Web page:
A crossing point
Close to the ditch at Watling Lodge was the point where the main Roman road north passed through this area on the way to Camelon. A fortlet garrisoned by about 30 soldiers guarded this crossing. Most of the soldiers would have been on detachment from nearby Rough Castle fort. No visible traces of the fortlet survive today.
A short distance to the south, in an open field between the Union Canal and Tamfourhill Wood, is the site of a temporary Roman camp, which is sometimes visible in aerial photographs, but cannot be seen on the ground.
Frontier of an empire
The Antonine Wall was the Roman Empire’s north-western frontier. Built on the orders of Emperor Antoninus Pius in the years following AD 140, it ran for 37 miles (60km) across Scotland’s central belt, from modern Bo’ness on the Firth of Forth to Old Kilpatrick on the River Clyde.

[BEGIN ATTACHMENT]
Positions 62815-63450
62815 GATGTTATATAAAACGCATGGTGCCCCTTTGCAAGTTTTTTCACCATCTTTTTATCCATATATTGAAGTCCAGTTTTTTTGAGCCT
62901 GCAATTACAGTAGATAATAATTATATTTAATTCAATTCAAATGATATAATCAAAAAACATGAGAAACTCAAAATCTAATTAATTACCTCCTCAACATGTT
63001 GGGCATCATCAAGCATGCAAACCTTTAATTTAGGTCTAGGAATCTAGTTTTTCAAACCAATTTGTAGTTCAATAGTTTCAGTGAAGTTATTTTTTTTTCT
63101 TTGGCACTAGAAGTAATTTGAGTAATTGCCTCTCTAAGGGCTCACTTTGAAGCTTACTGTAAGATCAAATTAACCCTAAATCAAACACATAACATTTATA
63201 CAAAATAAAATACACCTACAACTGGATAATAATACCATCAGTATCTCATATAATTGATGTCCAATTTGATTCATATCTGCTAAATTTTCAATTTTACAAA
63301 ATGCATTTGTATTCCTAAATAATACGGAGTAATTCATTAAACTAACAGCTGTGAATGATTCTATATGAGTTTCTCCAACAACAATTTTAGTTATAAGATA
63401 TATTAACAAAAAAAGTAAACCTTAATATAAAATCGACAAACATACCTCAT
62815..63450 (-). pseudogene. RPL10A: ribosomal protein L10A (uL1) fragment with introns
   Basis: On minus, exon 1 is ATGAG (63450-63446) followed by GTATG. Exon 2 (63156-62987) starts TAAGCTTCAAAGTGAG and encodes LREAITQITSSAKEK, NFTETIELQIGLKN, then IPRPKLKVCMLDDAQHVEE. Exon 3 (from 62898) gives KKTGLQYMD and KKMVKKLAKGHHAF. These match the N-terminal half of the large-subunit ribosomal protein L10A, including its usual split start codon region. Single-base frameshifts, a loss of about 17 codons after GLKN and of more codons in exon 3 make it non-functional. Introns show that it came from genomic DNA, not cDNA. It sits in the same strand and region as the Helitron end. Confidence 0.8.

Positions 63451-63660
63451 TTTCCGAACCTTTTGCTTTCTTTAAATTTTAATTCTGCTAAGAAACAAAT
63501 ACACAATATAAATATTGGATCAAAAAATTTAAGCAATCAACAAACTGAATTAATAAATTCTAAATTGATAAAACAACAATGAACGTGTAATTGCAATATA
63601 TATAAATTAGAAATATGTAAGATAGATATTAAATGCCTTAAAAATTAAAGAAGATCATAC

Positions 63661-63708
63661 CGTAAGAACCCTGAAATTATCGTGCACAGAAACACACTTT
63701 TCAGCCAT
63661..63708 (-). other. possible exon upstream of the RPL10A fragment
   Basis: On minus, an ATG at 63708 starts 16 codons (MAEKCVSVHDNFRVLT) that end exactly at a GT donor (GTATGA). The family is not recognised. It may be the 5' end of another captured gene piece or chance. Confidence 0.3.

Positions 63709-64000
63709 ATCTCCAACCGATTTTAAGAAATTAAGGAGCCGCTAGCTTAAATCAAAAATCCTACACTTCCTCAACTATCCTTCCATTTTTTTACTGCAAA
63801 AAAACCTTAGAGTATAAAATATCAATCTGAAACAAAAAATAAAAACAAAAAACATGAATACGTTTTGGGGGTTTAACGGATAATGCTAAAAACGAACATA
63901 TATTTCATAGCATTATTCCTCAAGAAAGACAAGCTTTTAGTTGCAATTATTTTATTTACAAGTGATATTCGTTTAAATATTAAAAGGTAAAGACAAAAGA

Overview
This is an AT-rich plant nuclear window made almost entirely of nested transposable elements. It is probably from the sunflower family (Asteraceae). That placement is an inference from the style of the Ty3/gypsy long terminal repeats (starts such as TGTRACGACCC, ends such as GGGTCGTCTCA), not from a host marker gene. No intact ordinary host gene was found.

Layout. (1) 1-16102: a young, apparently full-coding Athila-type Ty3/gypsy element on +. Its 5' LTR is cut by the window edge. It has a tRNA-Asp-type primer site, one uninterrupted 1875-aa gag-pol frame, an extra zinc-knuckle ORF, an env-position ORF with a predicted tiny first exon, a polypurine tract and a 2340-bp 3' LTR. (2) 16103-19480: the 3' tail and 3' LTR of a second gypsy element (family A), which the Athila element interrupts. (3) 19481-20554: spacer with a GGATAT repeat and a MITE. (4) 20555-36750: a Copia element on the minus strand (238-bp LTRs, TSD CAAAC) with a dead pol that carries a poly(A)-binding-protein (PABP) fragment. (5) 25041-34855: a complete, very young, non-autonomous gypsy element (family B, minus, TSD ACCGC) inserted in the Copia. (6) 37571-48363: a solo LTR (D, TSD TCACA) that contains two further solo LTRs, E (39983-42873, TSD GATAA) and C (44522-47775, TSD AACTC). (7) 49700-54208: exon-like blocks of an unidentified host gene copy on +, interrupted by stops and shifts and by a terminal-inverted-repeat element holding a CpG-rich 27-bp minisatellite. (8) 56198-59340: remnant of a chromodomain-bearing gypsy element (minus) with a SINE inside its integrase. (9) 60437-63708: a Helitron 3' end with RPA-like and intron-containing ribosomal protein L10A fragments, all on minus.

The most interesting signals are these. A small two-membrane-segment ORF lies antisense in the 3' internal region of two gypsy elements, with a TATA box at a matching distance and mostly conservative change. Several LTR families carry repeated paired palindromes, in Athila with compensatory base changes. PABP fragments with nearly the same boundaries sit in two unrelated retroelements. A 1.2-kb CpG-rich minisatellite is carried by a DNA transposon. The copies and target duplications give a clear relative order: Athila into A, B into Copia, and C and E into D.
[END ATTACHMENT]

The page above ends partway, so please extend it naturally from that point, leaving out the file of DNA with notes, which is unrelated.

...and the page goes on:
Rather than a stone wall, the Antonine Wall consisted of a turf rampart 3–4 m high on a stone base, possibly topped with a timber palisade. It was fronted by a wide and deep ditch, much of which is still visible today. Forts along the wall provided accommodation for the troops and acted as secure crossing points. All forts were linked by a road called the Military Way, which ran behind the rampart.
When it was built, the Antonine Wall was the most complex frontier ever built by the Roman Army. It was the Romans’ last linear frontier, and was only occupied for about 20 years before it was abandoned in the AD 160s.